When I was growing up, the idea of voluntarily watching a documentary – the TV equivalent of eating your vegetables — was laughable and about as probable as me doing extra homework.
Oh sure, at the movies there was “Endless Summer,” a documentary about two surfer dudes going around the world in search of the perfect wave, which in retrospect was a pretty sneaky geography lesson. And then there was “Woodstock,” which actually made me glad I never scored a ticket to that mud-fest. But most theatrical documentaries back then were pretty grim – stories about mental hospitals, plucky unionizers, or Vietnam War criminals.
And television was worse than grim. It was boring. To the extent they were any documentaries on TV they were on PBS, which was known in my youth as the “educational channel.”
And yet here we are in 2018 and I find myself distracted from scripted television because I’m drawn instead to such TV documentaries as “Andre the Giant” on HBO and Netflix’s “Wild Wild Country” about the 1980’s Bagwan Rashneesh cult. Last year I was captivated by the Ken Burns and Lynn Novick documentary about the Vietnam War, and by “Five Came Back,” the story of five famous Hollywood directors who enlisted to produce propaganda films during World War II.
Maybe I like the format now because I’m older (after all it’s a cliché that dads like nothing better than to watch World War II documentaries on The History Channel). Or maybe documentaries are just better now. Either way, there’s no question that the number of high-quality documentaries offered on TV has grown exponentially.
For years PBS had the franchise on documentaries with regular series like Frontline, the American Experience and Cosmos. But the genre really came into its own with the 1990 broadcast of Ken Burns’ “Civil War,” which created a whole new generation of Civil War buffs. Four years later Burns’ series on baseball was another national sensation.
PBS lost its monopoly on documentaries with the expansion of cable TV, when networks like Discovery, National Geographic Channel, A&E and others jumped in with their own niche documentary programming. Without high-paid stars, documentaries became a cheaper source of programming than scripted programming and could be profitable even with basic cable’s smaller audiences.
In recent years, HBO, Netflix and even ESPN upped the game again. HBO’s “The Jinx,” became a minor phenomenon with its exploration into the allegedly murderous past of Robert Durst. Netflix followed with its own murder mystery documentary series “The Making of a Murderer.” And ESPN launched the “30 for 30” series of sports documentaries that culminated in the award-winning “O.J. Made in America.”
The TV format is perfect for documentaries. In a movie theater you can last maybe three hours before getting up and walking out but a TV documentary can be presented in multiple episodes over days or weeks (e.g., “The Vietnam War” was 18 hours long). Documentaries are also a short-term commitment – you don’t need to worry that you’re signing on to years of viewing like you do when you start a scripted series.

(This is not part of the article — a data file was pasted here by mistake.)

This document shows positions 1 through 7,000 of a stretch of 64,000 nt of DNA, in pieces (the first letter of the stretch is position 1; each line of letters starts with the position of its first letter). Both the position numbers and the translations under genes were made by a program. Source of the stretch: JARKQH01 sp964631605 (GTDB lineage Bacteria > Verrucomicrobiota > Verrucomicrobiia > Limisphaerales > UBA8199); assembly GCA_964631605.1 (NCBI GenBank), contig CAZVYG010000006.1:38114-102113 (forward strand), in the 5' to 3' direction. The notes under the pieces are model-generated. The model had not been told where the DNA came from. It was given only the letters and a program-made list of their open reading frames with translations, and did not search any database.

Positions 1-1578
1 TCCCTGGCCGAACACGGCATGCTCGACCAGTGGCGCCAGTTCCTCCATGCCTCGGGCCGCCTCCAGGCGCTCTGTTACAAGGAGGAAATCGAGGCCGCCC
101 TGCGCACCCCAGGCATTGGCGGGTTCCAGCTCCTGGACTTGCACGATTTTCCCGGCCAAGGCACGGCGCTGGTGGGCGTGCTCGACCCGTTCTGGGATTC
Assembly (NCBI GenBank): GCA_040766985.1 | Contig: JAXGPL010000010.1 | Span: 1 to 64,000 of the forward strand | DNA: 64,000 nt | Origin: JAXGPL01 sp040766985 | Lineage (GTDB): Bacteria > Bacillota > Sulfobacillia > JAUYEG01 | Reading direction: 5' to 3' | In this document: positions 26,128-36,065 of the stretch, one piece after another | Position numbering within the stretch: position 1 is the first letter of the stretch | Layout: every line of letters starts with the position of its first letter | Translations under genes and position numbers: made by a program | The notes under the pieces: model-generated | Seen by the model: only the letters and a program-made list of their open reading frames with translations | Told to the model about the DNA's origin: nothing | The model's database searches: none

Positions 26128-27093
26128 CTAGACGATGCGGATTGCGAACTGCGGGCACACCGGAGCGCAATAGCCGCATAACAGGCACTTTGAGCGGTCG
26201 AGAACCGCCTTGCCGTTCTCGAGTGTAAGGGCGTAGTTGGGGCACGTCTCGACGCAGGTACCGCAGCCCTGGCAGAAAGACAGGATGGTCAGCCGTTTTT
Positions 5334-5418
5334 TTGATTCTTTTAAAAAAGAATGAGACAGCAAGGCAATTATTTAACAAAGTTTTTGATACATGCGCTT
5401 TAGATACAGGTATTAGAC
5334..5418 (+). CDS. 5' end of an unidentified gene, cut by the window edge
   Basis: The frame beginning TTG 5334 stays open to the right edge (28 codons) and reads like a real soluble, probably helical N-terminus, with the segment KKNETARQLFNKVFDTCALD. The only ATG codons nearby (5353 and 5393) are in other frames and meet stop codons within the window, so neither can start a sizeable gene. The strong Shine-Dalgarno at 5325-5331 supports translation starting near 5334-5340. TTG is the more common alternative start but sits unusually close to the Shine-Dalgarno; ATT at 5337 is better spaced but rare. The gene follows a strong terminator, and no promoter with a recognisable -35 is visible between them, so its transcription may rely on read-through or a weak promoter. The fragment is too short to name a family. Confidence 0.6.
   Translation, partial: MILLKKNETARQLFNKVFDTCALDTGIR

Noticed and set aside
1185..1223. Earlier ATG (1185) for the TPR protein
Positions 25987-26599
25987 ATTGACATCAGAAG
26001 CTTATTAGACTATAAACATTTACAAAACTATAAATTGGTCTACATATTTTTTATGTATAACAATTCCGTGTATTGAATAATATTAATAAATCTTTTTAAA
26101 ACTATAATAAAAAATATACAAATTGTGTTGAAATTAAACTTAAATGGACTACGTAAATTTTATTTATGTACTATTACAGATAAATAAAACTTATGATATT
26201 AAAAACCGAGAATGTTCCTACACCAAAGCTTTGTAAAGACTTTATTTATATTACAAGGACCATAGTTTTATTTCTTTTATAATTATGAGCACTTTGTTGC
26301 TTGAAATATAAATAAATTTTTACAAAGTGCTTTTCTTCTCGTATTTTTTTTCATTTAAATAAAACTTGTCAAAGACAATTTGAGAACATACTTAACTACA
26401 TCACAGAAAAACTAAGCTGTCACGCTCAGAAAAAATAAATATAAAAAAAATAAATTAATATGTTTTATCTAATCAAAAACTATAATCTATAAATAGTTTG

Most important, because the scope of documentaries is so vast there’s a subject of interest for every occasion. Documentaries can be fun, they can be searing, they can be thoughtful. They can be long or short. They can be esoteric. I once watched a documentary about the Helvetica typeface and it was surprisingly absorbing.
It was a sign of danger for traditional TV when I, a notorious late adopter, recently settled into my hotel during a business trip and didn’t turn on the TV to channel surf. Instead I logged onto my laptop and scanned Netflix for the documentary offerings. I was looking for something interesting but not too intense. I’m not proud to say that I landed on a history of the rock band Chicago. I hadn’t thought about them for years and didn’t realize I even wanted to know anything about them, but it turned out to be the perfect blend of nostalgia, pop history, and oldies music for chilling out.
But if it hadn’t been Chicago, it could have been a documentary about Roger Stone, Amanda Knox, the feud between William F. Buckley and Gore Vidal, sushi or minor league baseball. All those subjects sounded a lot more interesting than the reruns, cable news, reality shows, or home improvement programs you’re likely to find watching live TV.
In the end, the appeal of documentaries is that truth is stranger than fiction, and all a documentary has to do is unveil the truth. That can be a lot more interesting than 80 percent of what else is on TV.